The dish is on the roof. Consumer-class two-way satellite service from Pegasus Communications.

Equipment was delivered about three days after I placed the order, and the installation took place about eight days later – almost exactly what was promised. The installers arrived on time and did a nice job – about two hours total. They got the satellite aligned and then handed over the cable to plug into my computer – they have no responsibility for installing the software or bringing the system to life on the end user’s computer.

The software was a breeze to install on a Windows ME system. It was more difficult on Windows 2000 Server; it started to work on the third time through the installation program, but with no clear indication of why that time was successful when the others had failed.

The satellite modems connect with a USB cable to the computer. (Windows NT computers are out of luck.) The satellite device shows up as a network adapter, and a proprietary program from Pegasus runs the connection.

First important question: can the connection be shared among multiple computers? Well, to be honest, I’m not sure yet. I’m able to share the signal because I’m running a proxy server, but that just exposes how far I am from the world of normal people. It looks like it would be possible to turn on Internet Connection Sharing on a Windows 2000 computer, but I’d have to try it to be sure. In any case, the computer running the connection has to be logged in for the Pegasus software to be running, which is quite different from a DSL or cable connection. I’m even less sure about sharing from a Windows ME/98 computer.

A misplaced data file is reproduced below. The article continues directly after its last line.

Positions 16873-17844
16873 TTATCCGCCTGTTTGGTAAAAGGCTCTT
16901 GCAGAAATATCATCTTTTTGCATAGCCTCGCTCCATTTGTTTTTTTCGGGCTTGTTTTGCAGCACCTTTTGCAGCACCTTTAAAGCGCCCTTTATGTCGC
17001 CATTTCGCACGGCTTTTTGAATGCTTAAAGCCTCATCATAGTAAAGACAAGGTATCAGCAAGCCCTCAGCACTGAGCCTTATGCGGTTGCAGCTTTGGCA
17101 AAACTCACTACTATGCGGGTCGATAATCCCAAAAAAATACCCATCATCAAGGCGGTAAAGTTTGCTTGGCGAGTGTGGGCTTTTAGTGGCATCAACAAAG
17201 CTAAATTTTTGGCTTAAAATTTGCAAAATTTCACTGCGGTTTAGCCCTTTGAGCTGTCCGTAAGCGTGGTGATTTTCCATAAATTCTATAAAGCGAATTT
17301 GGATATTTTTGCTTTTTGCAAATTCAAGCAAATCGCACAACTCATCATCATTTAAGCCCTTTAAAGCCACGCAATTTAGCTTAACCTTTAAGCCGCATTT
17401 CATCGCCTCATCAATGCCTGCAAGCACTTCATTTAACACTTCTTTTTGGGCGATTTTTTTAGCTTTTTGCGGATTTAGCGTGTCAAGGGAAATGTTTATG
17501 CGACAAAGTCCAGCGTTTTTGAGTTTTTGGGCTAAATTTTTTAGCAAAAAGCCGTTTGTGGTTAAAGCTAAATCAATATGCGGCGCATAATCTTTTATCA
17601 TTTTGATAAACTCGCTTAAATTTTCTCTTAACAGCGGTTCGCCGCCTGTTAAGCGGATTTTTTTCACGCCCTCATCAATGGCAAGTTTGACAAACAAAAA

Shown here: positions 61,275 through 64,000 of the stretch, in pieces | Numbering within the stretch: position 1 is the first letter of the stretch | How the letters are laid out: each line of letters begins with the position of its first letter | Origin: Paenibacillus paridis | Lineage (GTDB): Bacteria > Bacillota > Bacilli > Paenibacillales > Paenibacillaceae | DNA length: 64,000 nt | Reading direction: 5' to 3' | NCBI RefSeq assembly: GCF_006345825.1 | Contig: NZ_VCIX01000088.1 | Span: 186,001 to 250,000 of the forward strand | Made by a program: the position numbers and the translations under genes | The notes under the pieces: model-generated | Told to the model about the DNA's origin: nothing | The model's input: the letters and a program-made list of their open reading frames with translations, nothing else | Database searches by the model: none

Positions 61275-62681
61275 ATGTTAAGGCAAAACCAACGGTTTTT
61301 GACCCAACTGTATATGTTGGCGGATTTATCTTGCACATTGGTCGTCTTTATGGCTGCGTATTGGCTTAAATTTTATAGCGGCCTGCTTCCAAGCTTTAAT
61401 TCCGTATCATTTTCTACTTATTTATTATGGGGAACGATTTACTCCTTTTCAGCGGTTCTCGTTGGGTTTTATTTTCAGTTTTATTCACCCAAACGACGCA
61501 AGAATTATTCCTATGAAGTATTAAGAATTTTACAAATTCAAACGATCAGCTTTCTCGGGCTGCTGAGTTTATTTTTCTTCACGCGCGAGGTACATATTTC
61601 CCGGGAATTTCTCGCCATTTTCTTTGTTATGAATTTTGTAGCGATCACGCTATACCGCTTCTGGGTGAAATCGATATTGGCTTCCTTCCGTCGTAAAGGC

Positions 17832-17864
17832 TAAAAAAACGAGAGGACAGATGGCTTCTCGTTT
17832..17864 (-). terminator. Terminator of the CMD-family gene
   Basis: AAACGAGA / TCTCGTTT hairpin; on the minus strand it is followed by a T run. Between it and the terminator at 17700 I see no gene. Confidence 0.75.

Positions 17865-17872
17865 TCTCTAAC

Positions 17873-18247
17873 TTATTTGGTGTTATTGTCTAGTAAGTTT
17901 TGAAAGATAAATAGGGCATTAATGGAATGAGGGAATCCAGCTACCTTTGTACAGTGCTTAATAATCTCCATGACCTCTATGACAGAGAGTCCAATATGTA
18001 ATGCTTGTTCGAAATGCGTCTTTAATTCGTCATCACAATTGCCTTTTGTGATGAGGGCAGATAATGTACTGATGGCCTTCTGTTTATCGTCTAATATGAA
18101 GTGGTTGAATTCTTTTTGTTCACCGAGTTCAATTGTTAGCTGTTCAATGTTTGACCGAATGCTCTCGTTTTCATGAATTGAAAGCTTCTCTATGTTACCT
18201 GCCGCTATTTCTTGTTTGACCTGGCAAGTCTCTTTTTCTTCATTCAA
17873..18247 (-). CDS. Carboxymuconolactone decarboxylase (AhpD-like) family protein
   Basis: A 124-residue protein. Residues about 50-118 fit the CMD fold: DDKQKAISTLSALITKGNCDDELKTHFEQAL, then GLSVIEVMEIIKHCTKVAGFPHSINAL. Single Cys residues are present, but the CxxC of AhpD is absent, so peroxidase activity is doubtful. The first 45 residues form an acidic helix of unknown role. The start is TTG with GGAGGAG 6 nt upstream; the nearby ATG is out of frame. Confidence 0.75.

Second question: how does it perform? After three days, it’s a bit of a mixed bag. It’s clearly slow to respond to clicks – there’s quite a lag between a click and a response, as the signal goes up to the satellite and the response comes back down. I’ve had long periods where performance has been stellar – responsive and speedy. I haven’t measured yet, but download speeds are supposed to be as high as 400Kb, and it feels like I’ve been there often.

On the other hand, there have been a few times when the connection has timed out for no particular reason, and others when it was deadly slow for a while. No pattern to it yet. And today it lost track of the satellite dish for a while. Tech support answered promptly and was patient and helpful, but it took powering down the computer and the satellite modems and bringing them back up before the signal came to life.

I don’t have all the answers yet. I will gladly suffer the glitches and occasional outages if I have a speedy always-on connection for a solid majority of the time. Getting off a dialup connection is worth a large price. If you’re in an area with no cable or DSL coverage, you might be feeling some of the same emotions, but judge your tolerance level carefully.

More information as it develops!

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